You can also click here to ask the Australian Government about the COVID-19 vaccine. You will need to leave an email address to receive a response.

If you have any specific questions, PWDA can follow them up on your behalf. Email us at:


Australian Government
NSW Government

Frequently Asked Questions

Q: Why are there different phases in the COVID-19 vaccination rollout?

A: Australia’s COVID-19 Vaccination Program has four phases. This is to ensure people most at risk of getting the virus, or of getting seriously ill if they do get COVID-19, can get the vaccination first.  

Q: Who goes first?

A: Phase 1a has been running for a few weeks. It is for people living and working in residential aged and disability settings, and frontline workers such as emergency department staff and paramedics. 

Q: What next?

A: Phase 1b starts on Monday 22nd March. Adults with disability and an underlying health condition are advised to speak to your GP about your eligibility for a COVID-19 vaccination.

Q: Do I have to get the vaccination?

A: The vaccination is voluntary – no-one has to have it and no-one can be made to have it. 

Q: Where do I get it?

A: Vaccinations will be given at different places including GP clinics, Aboriginal Community Controlled Health Centres and Vaccination Hubs. People can start making appointments, but it may take some time for the doctors to give the vaccine to everyone.

Q: Why get vaccinated?

A: Some people with a disability are at greater risk of becoming very sick if they catch COVID-19. Getting vaccinated is a safe and effective way of protecting you, your family and the community.

Q: Can I take a support person with me when I receive the vaccination?

A: If you usually take a support person to see the doctor then you should bring one to this appointment too.

Q: I am sensitive to noise and crowds. Will there be a separate area for people who are receiving the vaccination to wait?

A: This may depend on the clinic or medical centre you book at. If you’re concerned, you can contact the clinic to discuss. You can also contact your own GP, who is used to providing these adjustments.

Q: Can someone come to my home to give me the vaccine?

A: If you need someone to come to your home you should contact your regular GP or disability service provider.

Q: Can I have the flu vaccination at the same time as the COVID-19 vaccination to save a trip?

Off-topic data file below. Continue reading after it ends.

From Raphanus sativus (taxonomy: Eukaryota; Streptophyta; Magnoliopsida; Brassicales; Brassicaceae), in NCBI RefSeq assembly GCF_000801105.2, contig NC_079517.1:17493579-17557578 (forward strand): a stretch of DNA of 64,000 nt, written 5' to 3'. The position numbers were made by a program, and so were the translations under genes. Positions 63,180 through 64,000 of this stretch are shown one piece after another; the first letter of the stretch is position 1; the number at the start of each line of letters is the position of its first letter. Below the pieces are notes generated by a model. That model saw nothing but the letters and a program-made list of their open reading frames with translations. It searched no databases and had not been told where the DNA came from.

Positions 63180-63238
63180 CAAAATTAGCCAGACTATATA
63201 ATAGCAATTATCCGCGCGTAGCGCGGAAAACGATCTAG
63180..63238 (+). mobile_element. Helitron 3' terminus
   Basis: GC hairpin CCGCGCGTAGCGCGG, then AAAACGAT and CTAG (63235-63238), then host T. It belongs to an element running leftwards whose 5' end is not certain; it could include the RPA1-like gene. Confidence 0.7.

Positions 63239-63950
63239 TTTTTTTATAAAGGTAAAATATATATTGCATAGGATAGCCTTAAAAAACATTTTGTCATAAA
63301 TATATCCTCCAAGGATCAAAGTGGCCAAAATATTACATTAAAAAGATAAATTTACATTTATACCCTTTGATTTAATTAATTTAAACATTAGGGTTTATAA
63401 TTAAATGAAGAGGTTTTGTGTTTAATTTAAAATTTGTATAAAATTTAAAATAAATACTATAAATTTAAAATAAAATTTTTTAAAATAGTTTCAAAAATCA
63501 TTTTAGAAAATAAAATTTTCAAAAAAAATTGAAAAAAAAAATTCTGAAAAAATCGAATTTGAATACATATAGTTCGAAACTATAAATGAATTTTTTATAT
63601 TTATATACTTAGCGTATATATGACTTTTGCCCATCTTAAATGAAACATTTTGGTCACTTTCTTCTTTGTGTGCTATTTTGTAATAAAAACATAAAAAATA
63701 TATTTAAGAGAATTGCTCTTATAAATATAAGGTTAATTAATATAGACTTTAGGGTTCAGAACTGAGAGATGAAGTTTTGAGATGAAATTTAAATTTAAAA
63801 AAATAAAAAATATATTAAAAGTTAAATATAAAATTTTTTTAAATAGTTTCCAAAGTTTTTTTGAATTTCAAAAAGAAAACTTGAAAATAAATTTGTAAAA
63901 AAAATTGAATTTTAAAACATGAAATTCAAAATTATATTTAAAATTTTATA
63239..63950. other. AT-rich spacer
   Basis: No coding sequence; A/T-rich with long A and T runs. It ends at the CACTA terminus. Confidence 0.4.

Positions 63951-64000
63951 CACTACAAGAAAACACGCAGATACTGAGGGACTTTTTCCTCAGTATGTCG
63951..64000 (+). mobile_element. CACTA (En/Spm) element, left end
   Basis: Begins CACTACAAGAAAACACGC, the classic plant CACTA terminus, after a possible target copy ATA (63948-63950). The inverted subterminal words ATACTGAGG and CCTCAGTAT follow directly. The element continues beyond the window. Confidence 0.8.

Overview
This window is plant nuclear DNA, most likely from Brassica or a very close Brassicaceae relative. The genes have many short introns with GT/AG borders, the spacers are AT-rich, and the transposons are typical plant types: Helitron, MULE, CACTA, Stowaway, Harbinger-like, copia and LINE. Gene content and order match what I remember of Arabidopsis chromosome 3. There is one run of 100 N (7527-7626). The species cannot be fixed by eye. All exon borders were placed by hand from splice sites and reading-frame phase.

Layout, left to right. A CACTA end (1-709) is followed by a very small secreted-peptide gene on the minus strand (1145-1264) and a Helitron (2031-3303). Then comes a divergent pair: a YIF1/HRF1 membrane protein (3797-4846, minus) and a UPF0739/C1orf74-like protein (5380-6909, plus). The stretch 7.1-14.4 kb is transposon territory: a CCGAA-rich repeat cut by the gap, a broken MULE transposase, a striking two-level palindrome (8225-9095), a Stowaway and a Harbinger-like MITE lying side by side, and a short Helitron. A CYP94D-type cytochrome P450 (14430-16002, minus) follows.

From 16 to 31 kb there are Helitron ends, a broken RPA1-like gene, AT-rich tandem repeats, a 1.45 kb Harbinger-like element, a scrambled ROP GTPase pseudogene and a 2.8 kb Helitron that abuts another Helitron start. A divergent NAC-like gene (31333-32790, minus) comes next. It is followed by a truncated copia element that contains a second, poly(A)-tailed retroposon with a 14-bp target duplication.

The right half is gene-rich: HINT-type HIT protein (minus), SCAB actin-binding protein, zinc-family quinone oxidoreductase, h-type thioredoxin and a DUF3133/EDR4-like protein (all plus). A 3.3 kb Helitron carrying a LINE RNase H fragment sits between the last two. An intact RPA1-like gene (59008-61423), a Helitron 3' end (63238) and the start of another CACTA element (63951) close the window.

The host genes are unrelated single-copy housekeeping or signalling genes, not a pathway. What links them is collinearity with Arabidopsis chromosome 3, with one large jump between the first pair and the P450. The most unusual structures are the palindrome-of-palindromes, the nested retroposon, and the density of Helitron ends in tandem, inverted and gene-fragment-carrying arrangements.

A: Australians are advised to wait two weeks between getting the flu vaccination and COVID-19 vaccines – but it doesn’t matter which one you have first.

Q: I live in a country town. Will I be able to get a vaccine where I live?

A: The Australian Government have stated that they are committed to ensuring people living in regional, rural and remote locations have access to a vaccination.  If you are concerned, check your state’s vaccination roll-out information.

Q: Who gives the injection?

A: Medical professionals such as nurses and doctors can give the injection, as long as they are registered and trained to do so.

Q: Can I bring a carer/family member/ interpreter? 

A: Yes. People with disability can choose to attend their vaccination appointment with someone they feel comfortable with. This could be a support worker, family member, carer or friend.

Q: How long do I have to wait before I have the second dose?

A: Your vaccination provider can tell you when to come back.

Q: What happens if I get the first dose of the vaccine but decide not to get the second?

A: Two doses will be needed to offer the best protection. You will not be considered fully vaccinated unless you have your second dose.

Q: What happens if I feel sick after I go home?

A: You can discuss any symptoms with your doctor or nurse. The medic will report them to the TGA on your behalf. If your symptoms are serious you should call 000.

For more information:

  • visit or call the Disability Gateway on
    1800 643 787 for information which is also available in accessible formats
  • call 1800-VACCINE to discuss your questions.